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Impulse Loading on the Lower Leg using a Synthetic Bone Marley Winfield Department of Biochemical Engineering and Medical Biophysics MBP 3302 Outline Introduction Materials and Procedure Results and Discussion Conclusion Acknowledgments References Introduction Synthetic bones have recently become available as substitutes for cadaveric specimens used in testing Many advantages, including low variability as this makes them more consistent, available, easy to work with, handle and store Have been validated for quasi-static tests, but not fracture studies http://www.sawbones.com/products/bio/composite.aspx Background Upon axial loading of the lower leg during impact events, fractures of the tibia can occur Life altering injuries can take place depending on the magnitude of the axial loading Fracture analysis using synthetic bones to determine injury limits is yet to be studied Appropriate injury limits for lower limbs can be found using an apparatus designed to simulate these types of events Purpose Carrying out a fracture analysis on synthetic tibias, enables us to understand the impact that can be applied to a lower limb before fracture occurs. These experimental results can be compared with a fracture analysis of a cadaveric specimen to validate whether or not synthetic bones are suitable substitutes. Materials and Procedure Potting and Alignment of Bones Bones were potted in PVC tubing Alignment of the anterior of the tibia was done using a laser PVC tubing was filled with cement and spread equally Important for all bones to be aligned and potted the same for consistency Materials and Procedure Strain Gaging Bone was cleaned using rubbing alcohol Strain gage rosettes were placed along the tibia approximately 6 mm apart, 3 at the top and 1 at the bottom Gages were fixated to the bone using glue and a catalyst Important to make certain that the gages were completely secured and would not come off during testing Apparatus Can test Cadaveric and synthetic lower leg specimens Velocity the specimen is struck at can be varied, independent of the force applied Specimen receives a controlled impulse from a projectile using pneumatics Data Collection Bone was placed in the Data was collected chamber and hooked using a data acquisition up to operating system system The projectile was propelled causing Custom-written impact on the bone LabVIEW program calculated the momentum, energy, Projectile mass, 3.9kg, and force of impulse at acceleration, force of 16KHz impulse, exit velocity, and strain Data Collection High speed camera records the event Protocol to increase impact until failure occurred – failure when broken into 2 or more pieces Impact varied by altering pressure, which correlates to the energy, of the pneumatic device using an electrically-controlled regulator 5 sawbones were tested for comparison Results and Discussion Failure occurred at: Average Exit Velocity = 5.5m/s Energy = 60J Average Failure Force = 4609N Fracture Limitations Standard Deviation = 505N Fracture Force 6000 5000 Sawbone 1 4000 Force (N) Sawbone 2 3000 Sawbone 3 2000 Sawbone 4 Sawbone 5 1000 0 Sawbone Force and Energy Average Force at each Energy 5000 Average Force (N) 4000 3000 2000 1000 0 20 40 60 Energy (J) Principle Strain Along Bone Peak Failure Strain at each Gage 0.012 0.01 0.008 Gage 1 Strain Gage 2 0.006 Gage 3 0.004 Gage 4 0.002 0 Strain Gage Strain Strain at 20J 0.0014 0.0012 0.001 Sawbone 2 Strain 0.0008 Sawbone 3 0.0006 Sawbone 4 0.0004 Sawbone 5 0.0002 0 1 2 3 4 Strain Gage Strain at 20J 0.014 0.012 0.01 Sawbone 2 Strain 0.008 Sawbone 3 0.006 Sawbone 4 0.004 Sawbone 5 0.002 0 1 2 3 4 Strain at 40J Strain Gage 0.014 0.012 0.01 Sawbone 2 Strain 0.008 Sawbone 3 0.006 Sawbone 4 0.004 Sawbone 5 0.002 0 1 2 3 4 Strain at 60J Strain Gage 0.014 0.012 0.01 Sawbone 2 Strain 0.008 Sawbone 3 0.006 Sawbone 4 0.004 Sawbone 5 0.002 0 1 2 3 4 Strain Gage Conclusion Synthetic bones fractured at an energy of 60J Fracture of synthetic bone occurred at an average force of 4609N Current injury limit of cadaveric lower leg is 5.4kN (Yoganandan) Average exit velocity was 5.5m/s At fracture the highest principle strain was at point of impact Conclusion Fracture analysis is significant when determining the injury limits of a bone Experimental results of cadaveric and synthetic bones can be compared, allowing for appropriate fracture limits to be determined Knowledge of fracture limitations enables manufacturers to improve designs, i.e. cars, to reduce the possibility of injury Understanding the properties of synthetic bones will increase their use in testing and research Acknowledgments I would like to thank Dr. Cynthia Dunning, and Cheryl Quenneville for their guidance and support with the six week project to make it successful and enjoyable References Cristofolini, L., Viceconti, M. (1999). Mechanical Validation of whole bone composite tibia models. Journal of Biomechanics 33 (2000), 279-288. Quenneville, C., Fraser, G., Dunning, C. (2008). Development of an Apparatus to Produce Fractures From Short-Duration High- Impulse Loading With an Application in the Lower Leg. London, Ontario: University of Western Ontario, Department of Mechanical and Materials Engineering Sawbones Worldwide: A Division of Pacific Research Laboratories, Inc. (2009) Retrieved April 3, 2009, from http://www.sawbones.com/ Vishay Micro-Measurements: Strain gages and Instruments (2008). Yoganandan, N. (1997). Axial Impact Biomechanics of the Human Foot – Ankle Complex. Journal of Biomechanical Engineering Vol 119, 433-437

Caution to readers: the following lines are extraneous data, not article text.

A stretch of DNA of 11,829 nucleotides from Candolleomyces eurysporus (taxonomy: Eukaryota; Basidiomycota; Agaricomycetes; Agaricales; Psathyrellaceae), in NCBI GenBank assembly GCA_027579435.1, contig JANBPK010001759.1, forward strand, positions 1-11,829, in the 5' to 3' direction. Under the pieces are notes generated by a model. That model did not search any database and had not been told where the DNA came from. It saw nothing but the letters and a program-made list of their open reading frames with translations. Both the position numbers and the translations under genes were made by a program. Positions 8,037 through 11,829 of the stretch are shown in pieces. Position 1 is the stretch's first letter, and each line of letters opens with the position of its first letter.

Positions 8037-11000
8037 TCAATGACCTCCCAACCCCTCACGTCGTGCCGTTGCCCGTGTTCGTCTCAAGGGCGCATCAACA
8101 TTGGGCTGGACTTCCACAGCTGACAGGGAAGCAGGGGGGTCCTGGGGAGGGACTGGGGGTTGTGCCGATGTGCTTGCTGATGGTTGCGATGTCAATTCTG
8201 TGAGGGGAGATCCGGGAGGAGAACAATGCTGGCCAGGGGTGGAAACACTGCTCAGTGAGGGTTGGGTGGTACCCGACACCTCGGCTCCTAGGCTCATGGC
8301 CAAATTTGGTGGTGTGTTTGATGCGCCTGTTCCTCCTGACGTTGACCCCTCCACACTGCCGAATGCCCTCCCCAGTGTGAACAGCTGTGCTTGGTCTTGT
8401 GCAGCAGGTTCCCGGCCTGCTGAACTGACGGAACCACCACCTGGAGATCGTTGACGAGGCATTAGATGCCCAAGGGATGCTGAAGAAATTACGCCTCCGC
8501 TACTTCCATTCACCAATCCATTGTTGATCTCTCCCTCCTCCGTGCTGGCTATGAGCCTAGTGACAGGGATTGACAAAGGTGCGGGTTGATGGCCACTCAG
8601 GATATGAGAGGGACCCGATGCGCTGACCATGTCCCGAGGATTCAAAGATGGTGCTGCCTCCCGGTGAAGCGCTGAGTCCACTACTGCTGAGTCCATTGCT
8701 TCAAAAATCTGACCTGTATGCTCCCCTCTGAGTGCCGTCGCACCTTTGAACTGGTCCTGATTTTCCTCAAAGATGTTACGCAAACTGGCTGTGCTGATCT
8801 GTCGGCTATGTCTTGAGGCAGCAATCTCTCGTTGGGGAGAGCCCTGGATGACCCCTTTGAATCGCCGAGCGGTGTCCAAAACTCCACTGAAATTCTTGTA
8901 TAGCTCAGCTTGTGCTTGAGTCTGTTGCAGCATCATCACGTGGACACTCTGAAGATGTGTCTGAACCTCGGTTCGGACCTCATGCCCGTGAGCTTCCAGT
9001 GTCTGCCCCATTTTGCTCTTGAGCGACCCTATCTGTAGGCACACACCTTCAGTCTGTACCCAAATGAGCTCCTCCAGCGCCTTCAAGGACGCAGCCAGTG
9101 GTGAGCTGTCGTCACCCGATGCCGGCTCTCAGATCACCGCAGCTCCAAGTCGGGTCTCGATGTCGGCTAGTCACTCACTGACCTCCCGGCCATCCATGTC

"Impulse Loading With an Application in the Lower Leg using a "